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16 Responses to Addressing trauma is part of recovery

  1. This rings so true for the young people who seek out the services my office provides.
    Important message, and beautifully shared.
    Thank you.

  2. I’m glad that the young people who seek you out found someone who listens. Being heard and believed can change a life.

  3. jenniferchambersblog says:

    I’m so glad that the young people who come to you find someone who listens and believes. What a life changing difference that can make!

  4. elly litvak says:

    Bravo Jennifer! This is the most frustrating aspect of supporting people in their recovery. Why is it that we can agree that trauma is the source of many psychiatric diagnosis where therapy is an important part of the recovery process but it is not covered by OHIP. Psychiatry IS covered by OHIP and generally only offers pharmaceutical solutions.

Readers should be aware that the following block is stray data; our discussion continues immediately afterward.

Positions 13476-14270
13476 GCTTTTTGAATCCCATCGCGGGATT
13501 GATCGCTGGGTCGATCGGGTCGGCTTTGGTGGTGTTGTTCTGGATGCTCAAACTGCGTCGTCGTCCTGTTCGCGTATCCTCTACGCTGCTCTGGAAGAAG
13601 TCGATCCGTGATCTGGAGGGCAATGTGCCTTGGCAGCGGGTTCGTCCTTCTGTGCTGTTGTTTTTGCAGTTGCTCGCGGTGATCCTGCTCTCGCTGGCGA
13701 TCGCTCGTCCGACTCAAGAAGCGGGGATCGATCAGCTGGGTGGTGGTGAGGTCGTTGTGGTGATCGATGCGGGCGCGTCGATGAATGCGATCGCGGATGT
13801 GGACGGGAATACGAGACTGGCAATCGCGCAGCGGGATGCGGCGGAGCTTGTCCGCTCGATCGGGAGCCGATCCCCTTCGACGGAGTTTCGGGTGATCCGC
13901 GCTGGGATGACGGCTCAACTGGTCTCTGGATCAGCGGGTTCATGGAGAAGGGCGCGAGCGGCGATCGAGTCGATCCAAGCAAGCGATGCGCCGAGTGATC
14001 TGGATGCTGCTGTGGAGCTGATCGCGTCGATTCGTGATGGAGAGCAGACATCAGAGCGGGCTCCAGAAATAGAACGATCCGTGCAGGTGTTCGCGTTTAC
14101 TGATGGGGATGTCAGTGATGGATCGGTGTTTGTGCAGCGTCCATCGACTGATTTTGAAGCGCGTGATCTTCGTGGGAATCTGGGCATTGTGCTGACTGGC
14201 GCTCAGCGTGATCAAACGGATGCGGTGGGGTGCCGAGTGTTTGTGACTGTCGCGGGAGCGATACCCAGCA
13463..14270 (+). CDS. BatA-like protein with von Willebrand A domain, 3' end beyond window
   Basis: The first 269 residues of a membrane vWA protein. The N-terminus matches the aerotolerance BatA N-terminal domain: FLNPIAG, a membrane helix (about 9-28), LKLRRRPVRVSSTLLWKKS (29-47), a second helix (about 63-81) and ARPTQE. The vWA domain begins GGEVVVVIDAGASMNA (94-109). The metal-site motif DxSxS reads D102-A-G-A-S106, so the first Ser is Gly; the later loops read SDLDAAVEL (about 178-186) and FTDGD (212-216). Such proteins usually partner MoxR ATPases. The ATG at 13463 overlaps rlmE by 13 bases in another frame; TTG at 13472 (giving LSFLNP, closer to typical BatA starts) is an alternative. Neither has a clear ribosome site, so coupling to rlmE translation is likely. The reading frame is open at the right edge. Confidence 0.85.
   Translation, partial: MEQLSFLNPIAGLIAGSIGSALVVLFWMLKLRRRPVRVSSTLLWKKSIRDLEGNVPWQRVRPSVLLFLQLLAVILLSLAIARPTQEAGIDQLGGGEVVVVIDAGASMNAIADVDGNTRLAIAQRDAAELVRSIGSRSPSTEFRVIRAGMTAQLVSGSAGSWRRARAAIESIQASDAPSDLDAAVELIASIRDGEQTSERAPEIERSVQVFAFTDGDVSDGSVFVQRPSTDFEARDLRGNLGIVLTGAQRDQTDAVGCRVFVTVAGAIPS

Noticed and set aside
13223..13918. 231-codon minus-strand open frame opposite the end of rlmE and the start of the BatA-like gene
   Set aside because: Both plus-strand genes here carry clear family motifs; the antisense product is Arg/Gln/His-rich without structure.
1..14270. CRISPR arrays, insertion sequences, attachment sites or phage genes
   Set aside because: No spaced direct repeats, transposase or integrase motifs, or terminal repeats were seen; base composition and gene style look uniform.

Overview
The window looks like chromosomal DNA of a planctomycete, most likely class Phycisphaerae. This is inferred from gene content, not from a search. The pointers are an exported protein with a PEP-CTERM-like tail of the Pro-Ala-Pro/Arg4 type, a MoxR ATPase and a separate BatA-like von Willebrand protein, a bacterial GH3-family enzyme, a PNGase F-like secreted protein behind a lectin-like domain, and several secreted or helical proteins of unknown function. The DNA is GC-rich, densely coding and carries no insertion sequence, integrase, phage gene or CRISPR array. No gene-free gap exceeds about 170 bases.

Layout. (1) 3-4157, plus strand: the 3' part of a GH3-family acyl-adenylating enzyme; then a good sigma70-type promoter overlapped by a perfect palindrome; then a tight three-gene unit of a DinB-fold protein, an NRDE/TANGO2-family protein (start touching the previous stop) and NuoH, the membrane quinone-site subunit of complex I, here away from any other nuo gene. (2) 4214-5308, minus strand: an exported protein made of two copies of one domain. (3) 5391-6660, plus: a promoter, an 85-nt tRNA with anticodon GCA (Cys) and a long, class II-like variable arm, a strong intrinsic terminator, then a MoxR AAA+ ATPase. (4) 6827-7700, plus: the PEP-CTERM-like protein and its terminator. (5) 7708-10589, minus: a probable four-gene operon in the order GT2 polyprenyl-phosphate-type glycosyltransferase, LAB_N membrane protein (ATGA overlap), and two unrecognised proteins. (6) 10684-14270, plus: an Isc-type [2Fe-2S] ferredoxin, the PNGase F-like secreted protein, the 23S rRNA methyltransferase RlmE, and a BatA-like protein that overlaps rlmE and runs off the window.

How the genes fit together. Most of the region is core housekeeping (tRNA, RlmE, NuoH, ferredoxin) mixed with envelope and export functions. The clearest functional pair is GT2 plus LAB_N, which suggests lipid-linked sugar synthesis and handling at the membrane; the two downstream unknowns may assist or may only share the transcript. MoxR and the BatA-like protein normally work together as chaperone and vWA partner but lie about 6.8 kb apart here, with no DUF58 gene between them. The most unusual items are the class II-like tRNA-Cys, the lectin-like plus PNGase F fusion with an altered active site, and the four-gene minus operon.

• jenniferchambersblog says:

      Indeed. What and who gets funded in mental health care has a profound effect on our society. What does it say about us as a culture that prescription writing is funded, but therapy is largely not?

    • julie wood says:

      Careful Elly about using oxymorons like “pharmaceutical solution”!! Pharmaceuticals tend to substitute for solutions. Of course your point is right on.

  5. Lee says:

    “All services need to be trauma-informed – sensitive to the effects of trauma.” Well said Jennifer. To take this beyond the mental health field, I work with this in an education setting. I work with teachers and staff daily in a private special education school that serves students from a residential treatment program on campus, as well as students with emotional and behavior disorders that the local district has determined that they cannot serve. The holidays bring on even more stress for these kids. I had lengthy conversations yesterday explaining how we were going to have to adapt to their trauma and not expect them to adapt to us. Ideally in the near future I would like to spread it throughout the community that I live in.

    Keep fighting the good fight!

    • jenniferchambersblog says: